Mustaine: A Heavy Metal Memoir
Rock & roll books from Austin to Beijing
Reviewed by Michael Toland, Fri., Dec. 16, 2011
Mustaine: A Heavy Metal Memoirby Dave Mustaine, with Joe Layden
It Books, 368 pp., $25.99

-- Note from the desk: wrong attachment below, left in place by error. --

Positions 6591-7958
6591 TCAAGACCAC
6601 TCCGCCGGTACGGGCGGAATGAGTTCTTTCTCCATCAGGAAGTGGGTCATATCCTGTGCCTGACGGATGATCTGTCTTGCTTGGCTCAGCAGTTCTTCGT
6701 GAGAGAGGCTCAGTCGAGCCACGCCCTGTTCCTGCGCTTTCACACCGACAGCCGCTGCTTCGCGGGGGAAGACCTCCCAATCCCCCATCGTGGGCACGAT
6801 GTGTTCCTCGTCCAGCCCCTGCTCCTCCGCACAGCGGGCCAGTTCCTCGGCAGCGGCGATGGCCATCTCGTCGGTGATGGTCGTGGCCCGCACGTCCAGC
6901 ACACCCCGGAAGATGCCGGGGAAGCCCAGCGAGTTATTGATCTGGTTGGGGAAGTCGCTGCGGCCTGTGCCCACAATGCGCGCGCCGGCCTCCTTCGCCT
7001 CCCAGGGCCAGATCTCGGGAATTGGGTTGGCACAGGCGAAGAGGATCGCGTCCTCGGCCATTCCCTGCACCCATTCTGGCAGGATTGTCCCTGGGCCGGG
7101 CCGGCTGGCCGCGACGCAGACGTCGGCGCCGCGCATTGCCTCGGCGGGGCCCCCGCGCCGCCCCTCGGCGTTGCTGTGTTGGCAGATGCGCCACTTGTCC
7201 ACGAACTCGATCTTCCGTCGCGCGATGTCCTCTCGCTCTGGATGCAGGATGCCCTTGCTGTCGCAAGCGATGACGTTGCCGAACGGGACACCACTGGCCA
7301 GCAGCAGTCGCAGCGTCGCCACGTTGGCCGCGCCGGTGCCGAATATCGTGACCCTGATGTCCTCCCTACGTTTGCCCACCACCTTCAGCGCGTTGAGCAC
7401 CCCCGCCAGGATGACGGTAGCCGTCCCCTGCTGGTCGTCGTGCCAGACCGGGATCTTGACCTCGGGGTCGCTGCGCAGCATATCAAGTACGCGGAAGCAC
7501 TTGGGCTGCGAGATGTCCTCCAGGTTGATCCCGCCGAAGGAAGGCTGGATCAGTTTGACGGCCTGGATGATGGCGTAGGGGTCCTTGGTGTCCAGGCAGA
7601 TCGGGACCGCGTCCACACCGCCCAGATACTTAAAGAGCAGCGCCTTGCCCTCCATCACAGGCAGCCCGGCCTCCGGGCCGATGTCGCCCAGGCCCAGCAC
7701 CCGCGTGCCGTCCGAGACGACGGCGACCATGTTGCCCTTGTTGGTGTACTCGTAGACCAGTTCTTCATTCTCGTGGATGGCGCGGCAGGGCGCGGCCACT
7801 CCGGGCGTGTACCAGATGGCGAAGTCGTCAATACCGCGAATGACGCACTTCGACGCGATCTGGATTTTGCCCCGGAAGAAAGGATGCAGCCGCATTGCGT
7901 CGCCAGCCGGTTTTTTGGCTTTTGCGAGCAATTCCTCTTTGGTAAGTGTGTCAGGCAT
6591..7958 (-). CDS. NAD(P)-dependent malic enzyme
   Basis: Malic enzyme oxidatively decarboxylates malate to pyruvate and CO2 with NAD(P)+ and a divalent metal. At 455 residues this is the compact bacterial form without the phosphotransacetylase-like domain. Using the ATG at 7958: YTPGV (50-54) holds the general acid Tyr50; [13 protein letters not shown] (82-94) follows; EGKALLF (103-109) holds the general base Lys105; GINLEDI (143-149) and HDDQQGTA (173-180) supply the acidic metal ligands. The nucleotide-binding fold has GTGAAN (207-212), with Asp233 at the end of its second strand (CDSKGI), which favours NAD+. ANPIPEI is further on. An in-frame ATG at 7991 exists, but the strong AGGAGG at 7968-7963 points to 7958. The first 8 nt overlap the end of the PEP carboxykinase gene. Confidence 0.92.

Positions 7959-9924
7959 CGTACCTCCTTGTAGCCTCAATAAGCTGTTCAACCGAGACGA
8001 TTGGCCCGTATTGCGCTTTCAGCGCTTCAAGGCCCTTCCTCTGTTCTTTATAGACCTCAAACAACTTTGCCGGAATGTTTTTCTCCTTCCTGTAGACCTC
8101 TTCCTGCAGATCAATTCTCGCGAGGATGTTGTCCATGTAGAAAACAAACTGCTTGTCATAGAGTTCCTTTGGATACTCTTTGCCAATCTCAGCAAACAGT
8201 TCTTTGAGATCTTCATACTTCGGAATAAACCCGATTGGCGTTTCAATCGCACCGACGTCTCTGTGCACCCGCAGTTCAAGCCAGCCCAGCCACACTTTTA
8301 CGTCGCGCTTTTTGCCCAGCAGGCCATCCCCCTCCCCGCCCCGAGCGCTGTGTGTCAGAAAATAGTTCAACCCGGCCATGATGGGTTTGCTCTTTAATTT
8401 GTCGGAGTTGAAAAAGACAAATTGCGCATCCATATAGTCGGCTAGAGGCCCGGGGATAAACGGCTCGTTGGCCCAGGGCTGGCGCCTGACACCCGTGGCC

The annals of rock autobiography aren't exactly teeming with heavy metal icons, so it's refreshing to see Megadeth's Dave Mustaine joining the ranks of recent confessors Tony Iommi and Ozzy Osbourne. An inside look from the thrash pioneer is long overdue. With clear prose, the guitarist talks about his band and its notorious membership volatility, also dishing on his relationship with Metallica, the rock titan he joined in its infancy and from which he was fired. Yet he divulges little about the music's creation; songs and albums are noted, but hardly mulled over. Anyone hoping for the inspiration behind classics like "Hangar 18" or "Sweating Bullets" (which isn't even mentioned) will be disappointed. Fans looking for tales from the bad ol' days will throw horns, however, thanks to plenty of drugs, sex, and temper tantrums. Mustaine takes pride in none of this, openly and bluntly exposing his addictions (cocaine, heroin, alcohol) and anger issues (the source of which is either childhood trauma or Metallica). Indeed, it's his longtime struggle to manage his personal problems that defines the book, making Mustaine less a musical journey and more an addiction memoir.